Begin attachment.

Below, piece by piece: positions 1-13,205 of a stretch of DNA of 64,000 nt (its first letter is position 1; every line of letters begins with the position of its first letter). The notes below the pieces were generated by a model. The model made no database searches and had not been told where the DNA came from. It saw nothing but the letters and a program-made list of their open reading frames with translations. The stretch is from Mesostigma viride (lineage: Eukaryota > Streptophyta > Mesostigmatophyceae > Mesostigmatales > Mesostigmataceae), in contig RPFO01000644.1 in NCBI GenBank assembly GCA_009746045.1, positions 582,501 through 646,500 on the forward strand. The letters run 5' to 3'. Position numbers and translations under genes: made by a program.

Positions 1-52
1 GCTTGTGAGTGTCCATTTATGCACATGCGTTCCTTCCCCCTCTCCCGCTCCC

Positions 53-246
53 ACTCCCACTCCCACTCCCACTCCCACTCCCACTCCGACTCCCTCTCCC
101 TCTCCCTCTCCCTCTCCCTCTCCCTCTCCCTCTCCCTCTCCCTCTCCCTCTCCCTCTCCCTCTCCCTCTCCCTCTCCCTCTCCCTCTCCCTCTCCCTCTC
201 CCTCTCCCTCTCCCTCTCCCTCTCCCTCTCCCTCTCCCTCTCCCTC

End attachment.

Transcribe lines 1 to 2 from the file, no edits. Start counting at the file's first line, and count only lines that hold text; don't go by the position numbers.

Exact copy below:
Below, piece by piece: positions 1-13,205 of a stretch of DNA of 64,000 nt (its first letter is position 1; every line of letters begins with the position of its first letter). The notes below the pieces were generated by a model. The model made no database searches and had not been told where the DNA came from. It saw nothing but the letters and a program-made list of their open reading frames with translations. The stretch is from Mesostigma viride (lineage: Eukaryota > Streptophyta > Mesostigmatophyceae > Mesostigmatales > Mesostigmataceae), in contig RPFO01000644.1 in NCBI GenBank assembly GCA_009746045.1, positions 582,501 through 646,500 on the forward strand. The letters run 5' to 3'. Position numbers and translations under genes: made by a program.

Positions 1-52